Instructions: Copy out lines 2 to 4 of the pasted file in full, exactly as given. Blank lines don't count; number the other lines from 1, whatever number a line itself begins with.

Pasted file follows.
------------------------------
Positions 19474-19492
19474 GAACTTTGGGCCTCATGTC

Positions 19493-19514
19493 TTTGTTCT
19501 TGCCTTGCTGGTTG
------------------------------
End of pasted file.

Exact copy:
19474 GAACTTTGGGCCTCATGTC

Positions 19493-19514
19493 TTTGTTCT